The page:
Just a delay, or autism?

Minolta DSCRecently a large company invited me to speak at a neural diversity day. Speaking at corporate events isn’t something that I think of when I think of my job, but that’s exactly the reason that this avenue is so important.

The attendance wasn’t the greatest — in fact, at 22, it was rather low. The numbers are irrelevant, though. It’s the impact my presentation has on the people who are there that matters.

You see, for those already aware of what the autism spectrum is, there are plenty of places to look for information on the disorder. But what about a parent who thinks their child might have autism? For a person like this, it may be difficult to justify attending a workshop like mine, especially if they’ve been told by their doctor what my parents were told for so many years: “Oh, don’t worry about your child, he’s a bit delayed in some areas but that’s because he’s just smarter. He’ll outgrow it.”

Those words are exactly what a parent at this presentation had been told. I gave an abbreviated version of my presentation, and the 55 minutes flew by. I got plenty of applause when I was done, and as I was walking out with my Easter Seals Midwest coworkers, a woman from the audience stopped us and just broke down crying. I froze. I don’t really know how to react in this situation, so I just listened to her story.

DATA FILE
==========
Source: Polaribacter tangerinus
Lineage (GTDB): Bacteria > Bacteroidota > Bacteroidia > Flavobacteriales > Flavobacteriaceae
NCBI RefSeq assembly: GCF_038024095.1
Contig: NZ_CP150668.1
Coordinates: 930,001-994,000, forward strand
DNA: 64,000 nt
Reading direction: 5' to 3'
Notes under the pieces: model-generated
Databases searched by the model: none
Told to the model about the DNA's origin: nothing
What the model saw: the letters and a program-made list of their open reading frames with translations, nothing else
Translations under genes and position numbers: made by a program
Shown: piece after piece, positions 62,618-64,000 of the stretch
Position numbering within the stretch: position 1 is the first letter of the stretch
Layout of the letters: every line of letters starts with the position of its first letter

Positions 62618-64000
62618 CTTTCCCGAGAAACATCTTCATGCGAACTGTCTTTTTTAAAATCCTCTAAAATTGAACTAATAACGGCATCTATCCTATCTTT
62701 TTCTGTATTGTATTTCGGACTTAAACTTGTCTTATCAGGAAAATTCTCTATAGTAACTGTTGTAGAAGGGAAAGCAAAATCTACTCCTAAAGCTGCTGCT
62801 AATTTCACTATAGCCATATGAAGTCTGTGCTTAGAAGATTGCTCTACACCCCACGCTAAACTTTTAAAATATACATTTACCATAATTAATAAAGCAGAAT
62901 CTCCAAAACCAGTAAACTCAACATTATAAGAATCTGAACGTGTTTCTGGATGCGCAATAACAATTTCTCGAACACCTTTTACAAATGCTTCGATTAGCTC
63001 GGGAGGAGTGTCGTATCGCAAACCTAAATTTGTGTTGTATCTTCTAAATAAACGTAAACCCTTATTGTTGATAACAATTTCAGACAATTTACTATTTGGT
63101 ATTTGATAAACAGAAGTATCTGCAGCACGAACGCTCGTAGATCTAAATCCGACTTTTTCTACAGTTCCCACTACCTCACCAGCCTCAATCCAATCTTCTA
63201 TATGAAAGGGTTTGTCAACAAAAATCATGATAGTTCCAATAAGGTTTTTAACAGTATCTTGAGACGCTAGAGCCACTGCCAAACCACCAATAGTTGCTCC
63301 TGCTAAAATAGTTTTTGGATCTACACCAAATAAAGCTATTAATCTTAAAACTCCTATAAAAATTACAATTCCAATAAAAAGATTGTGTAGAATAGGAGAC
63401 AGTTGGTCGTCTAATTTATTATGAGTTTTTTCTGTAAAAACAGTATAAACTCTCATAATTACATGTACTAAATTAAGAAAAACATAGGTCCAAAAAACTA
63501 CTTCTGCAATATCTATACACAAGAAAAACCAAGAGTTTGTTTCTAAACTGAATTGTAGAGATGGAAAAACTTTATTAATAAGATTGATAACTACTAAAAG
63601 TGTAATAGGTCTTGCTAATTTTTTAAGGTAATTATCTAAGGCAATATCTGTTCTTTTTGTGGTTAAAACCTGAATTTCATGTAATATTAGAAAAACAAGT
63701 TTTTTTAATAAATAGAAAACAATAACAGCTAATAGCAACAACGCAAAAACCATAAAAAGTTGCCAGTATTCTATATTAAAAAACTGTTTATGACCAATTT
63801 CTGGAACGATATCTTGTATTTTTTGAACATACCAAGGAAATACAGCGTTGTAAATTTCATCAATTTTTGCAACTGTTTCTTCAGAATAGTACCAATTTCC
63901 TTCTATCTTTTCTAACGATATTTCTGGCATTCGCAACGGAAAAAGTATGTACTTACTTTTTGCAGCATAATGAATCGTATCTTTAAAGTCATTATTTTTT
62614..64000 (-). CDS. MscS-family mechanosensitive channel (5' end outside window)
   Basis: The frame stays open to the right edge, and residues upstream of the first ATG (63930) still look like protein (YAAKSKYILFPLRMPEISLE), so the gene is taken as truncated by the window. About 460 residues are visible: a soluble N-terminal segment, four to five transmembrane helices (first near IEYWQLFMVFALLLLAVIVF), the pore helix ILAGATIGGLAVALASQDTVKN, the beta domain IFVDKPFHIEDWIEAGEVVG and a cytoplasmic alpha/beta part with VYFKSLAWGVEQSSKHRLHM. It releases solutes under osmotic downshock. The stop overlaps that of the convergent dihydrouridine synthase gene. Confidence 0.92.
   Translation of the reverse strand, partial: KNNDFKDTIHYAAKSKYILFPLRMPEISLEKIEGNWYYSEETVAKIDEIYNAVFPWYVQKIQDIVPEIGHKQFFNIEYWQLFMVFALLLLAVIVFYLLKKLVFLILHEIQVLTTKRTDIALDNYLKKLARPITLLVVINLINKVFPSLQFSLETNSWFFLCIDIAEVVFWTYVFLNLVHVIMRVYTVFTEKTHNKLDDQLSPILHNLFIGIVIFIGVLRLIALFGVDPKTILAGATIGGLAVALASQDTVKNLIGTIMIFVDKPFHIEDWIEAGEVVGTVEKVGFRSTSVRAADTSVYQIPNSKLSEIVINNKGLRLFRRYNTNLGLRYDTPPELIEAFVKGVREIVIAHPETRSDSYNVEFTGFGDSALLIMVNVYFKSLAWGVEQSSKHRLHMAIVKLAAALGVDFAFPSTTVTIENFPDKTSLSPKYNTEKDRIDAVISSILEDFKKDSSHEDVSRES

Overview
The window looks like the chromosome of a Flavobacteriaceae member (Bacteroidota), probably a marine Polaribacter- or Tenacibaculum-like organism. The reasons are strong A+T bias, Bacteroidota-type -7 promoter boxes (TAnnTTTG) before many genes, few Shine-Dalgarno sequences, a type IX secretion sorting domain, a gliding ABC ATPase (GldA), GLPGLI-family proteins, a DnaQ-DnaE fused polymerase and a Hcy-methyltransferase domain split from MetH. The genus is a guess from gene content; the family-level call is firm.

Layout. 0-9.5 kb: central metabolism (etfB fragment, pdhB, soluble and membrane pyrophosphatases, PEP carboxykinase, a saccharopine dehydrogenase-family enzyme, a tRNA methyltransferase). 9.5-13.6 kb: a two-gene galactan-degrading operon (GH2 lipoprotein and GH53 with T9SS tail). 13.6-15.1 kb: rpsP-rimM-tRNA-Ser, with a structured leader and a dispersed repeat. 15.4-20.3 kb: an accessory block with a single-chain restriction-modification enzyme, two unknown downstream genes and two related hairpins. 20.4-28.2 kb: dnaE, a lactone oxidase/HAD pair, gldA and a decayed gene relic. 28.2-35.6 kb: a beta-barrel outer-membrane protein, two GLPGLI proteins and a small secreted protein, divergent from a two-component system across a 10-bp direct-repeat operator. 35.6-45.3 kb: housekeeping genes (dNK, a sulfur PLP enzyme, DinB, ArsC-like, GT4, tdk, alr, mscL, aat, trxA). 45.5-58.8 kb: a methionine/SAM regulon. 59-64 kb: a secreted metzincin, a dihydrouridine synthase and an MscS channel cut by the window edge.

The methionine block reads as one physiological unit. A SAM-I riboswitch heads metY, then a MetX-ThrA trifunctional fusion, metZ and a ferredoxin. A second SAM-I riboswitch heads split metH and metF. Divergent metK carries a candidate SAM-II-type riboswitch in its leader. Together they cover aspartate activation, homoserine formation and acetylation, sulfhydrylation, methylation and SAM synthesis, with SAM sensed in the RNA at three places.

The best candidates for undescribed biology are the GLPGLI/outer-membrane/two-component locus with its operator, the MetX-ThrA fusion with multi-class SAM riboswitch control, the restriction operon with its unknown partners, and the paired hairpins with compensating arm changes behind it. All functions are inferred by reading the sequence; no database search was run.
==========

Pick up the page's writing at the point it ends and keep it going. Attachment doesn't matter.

The more she told me about her child, the more he sounded like me. Fixations, obsessions, and a fascination with anything that spins. The doctor had told her the same thing my doctor had told my parents, and for the first time in her life she had an answer as to why her child is the way he is. “Aaron, coming here was the most important thing I’ve ever done,” she told me. “For once I have hope.” Those are five words I will never forget.

Related Resources:

If you’re curious about your child’s development, take the Ages and Stages developmental screening on www.MaketheFirstFiveCount.org.


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  1. Janet Says:

    Awesome, Aaron! This is your power of one, isn’t it?

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